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Let's keep discussions open, frank and public

'There are no gays in Sochi." Or at least that's what the burly mayor of the resort declared when questioned before the start of the controversial Winter Olympics. Publicly, he may well be right. Last year Vladimir Putin signed into law measures that banned "homosexual propaganda", effectively removing the LGBT community from public life and driving it further underground.

It's a long way from the icy slopes of Sochi to the leafy confines of Donnybrook. The battle lines are being drawn before the Marriage Equality referendum.

A lively and frank conversation with Rory O'Neill, the man behind the performer Miss Panti Bliss, on the Saturday Night Show was swiftly countered with legal action against RTE by the Iona Institute and John Waters. RTE offered a series of remedies to meet the concerns of the individuals involved, including the right of reply. After these offers were spurned, the broadcaster took legal advice and settled in order to avoid a long drawn out legal battle it felt it was doomed to ultimately lose.

There has been much discussion about the rights or wrongs of RTE management deciding to bring a swift and relatively inexpensive end. The Oireachtas Committee on which I serve has asked RTE to provide an explanation, and I will give that proper consideration when I get it. However, this debate should not simply be about RTE, there are far bigger issues of freedom of expression and the value system of this country at stake.

As a republican who firmly believes in the non-negotiable principle of equality, I am completely and utterly unapologetic about my support for marriage equality.

I acknowledge fully that people on either side of the debate feel passionately about the issue. However, in a republic this debate should be open and not limited by one side rushing to their lawyers.

In this light the Iona Institute cannot claim to be above name calling. More sensitive and thin-skinned members of the Oireachtas might have taken offence at being called "consensus monkeys" or "bonkers" in articles by David Quinn and John Waters but in reality it is part of the cut and thrust of debate on our country.

It would be deeply unfortunate and immensely damaging to our capacity as a people to deliberate on sensitive issues if debate is stifled by litigious elements. As science evolves and society changes, we will be increasingly faced with complex issues. Across a broad remit of areas, of which LGBT rights is only one part, we face pressing questions that cut to the very heart of our value system. In a democracy we should deal with these challenges through an open and fair discussion. If debates are smothered under an avalanche of law suits, our ability to reach a common consensus will be eroded.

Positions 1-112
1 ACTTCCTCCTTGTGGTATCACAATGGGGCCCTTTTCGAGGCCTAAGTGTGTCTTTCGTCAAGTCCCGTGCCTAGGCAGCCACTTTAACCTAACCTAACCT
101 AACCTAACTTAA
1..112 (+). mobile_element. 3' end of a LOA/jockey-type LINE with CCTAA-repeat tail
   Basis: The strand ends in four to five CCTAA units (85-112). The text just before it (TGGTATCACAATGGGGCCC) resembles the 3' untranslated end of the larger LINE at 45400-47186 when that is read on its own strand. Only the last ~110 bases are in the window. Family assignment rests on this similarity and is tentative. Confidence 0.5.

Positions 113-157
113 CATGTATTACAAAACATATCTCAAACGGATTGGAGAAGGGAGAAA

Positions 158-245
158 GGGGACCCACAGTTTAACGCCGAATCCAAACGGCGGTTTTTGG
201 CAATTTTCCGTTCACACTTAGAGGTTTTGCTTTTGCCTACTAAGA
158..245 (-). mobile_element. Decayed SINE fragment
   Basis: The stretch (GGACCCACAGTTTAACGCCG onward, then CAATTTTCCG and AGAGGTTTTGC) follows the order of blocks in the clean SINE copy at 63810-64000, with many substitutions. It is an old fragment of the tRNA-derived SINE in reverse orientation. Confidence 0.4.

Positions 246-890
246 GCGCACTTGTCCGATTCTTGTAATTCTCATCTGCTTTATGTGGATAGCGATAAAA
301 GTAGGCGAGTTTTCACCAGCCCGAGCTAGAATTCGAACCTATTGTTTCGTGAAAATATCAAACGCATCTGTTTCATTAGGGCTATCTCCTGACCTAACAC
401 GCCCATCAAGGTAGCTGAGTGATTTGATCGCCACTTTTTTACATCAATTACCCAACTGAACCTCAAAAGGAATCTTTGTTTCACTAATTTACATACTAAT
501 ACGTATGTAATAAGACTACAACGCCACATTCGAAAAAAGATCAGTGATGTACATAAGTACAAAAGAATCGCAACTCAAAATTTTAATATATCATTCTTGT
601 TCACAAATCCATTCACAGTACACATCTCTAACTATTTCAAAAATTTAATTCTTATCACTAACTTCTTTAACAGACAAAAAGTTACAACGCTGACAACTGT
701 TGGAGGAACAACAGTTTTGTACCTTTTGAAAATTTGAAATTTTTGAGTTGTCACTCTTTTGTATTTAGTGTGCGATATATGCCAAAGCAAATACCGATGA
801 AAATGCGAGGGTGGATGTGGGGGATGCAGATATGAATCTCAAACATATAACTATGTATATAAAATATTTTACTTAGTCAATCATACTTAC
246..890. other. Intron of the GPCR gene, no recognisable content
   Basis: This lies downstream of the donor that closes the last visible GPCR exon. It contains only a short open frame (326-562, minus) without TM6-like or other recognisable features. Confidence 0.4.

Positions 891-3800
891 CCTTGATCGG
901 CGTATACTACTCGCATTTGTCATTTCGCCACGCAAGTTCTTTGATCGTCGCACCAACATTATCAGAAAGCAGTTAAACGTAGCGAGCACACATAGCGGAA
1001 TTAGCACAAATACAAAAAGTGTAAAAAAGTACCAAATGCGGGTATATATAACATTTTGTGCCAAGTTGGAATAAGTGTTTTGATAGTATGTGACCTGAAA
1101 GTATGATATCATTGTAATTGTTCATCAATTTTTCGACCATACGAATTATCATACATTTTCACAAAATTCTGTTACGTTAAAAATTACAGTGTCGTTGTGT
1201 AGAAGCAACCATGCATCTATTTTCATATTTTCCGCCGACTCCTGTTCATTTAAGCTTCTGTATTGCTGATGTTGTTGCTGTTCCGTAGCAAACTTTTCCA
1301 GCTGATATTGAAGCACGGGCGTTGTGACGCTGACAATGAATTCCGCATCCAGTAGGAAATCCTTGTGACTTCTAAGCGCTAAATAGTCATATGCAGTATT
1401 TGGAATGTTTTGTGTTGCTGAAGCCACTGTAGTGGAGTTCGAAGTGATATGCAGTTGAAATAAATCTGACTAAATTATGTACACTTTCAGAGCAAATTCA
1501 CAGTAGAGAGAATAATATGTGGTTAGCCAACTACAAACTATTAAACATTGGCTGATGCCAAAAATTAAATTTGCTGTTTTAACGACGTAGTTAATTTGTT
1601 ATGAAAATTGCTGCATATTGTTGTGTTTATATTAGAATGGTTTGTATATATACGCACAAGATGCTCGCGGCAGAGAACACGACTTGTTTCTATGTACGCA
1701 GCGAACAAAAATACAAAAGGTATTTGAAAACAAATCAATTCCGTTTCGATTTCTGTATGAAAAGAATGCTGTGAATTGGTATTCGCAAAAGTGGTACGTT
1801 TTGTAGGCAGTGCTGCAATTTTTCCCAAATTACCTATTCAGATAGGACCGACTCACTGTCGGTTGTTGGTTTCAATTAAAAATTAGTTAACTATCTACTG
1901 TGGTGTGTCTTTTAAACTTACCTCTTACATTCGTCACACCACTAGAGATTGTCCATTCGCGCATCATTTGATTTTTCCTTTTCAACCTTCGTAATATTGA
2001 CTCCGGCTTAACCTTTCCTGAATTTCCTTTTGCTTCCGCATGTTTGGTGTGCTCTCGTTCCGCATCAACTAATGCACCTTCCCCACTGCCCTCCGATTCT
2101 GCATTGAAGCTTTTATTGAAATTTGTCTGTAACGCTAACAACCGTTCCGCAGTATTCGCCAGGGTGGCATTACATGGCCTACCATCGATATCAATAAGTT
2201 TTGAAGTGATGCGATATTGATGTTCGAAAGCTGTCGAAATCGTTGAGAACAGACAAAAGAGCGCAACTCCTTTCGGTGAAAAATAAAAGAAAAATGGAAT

Instead we will slip into a ceaseless culture war fought in the trenches of the Four Courts, where deep pockets will decide the course of public debate. Intolerance driven on by trenchant ideologues rather than empathy will become the hallmarks of an increasingly sterile national conversation.

I think we are better than that. I believe we are more than capable of having a mature discussion on issues that challenge all of us, of reflecting on the debate and then casting our ballots accordingly. Having this discussion will demand some level of patience, personal restraint and mutual respect but should not be chilled by fear of a solicitor's letter.

For my own part I believe we have already made immense progress in previously sensitive areas. Ireland made leaps and bounds in advancing genuine equality for the LGBT community over the past two decades.

From the decriminalisation of homosexuality to the enshrinement of anti-discriminatory laws, the country has made significant strides forward.

Miss Panti gave an eloquent address to a spellbound Abbey theatre audience last week. It struck a deep chord with anyone who has ever felt out of place. As a society we cannot allow these marginalised voices to be silenced before the debate begins.

Far from Donnybrook, there is a vibrant LGBT community in Sochi that endures a vicious cocktail of institutional and social discrimination but continues on regardless. The efforts by Putin to silence them will not be effective.

Timmy Dooley is the Fianna Fail transport, tourism and sport spokesman and is a member of the Oireachtas Communications Committee.

Irish Independent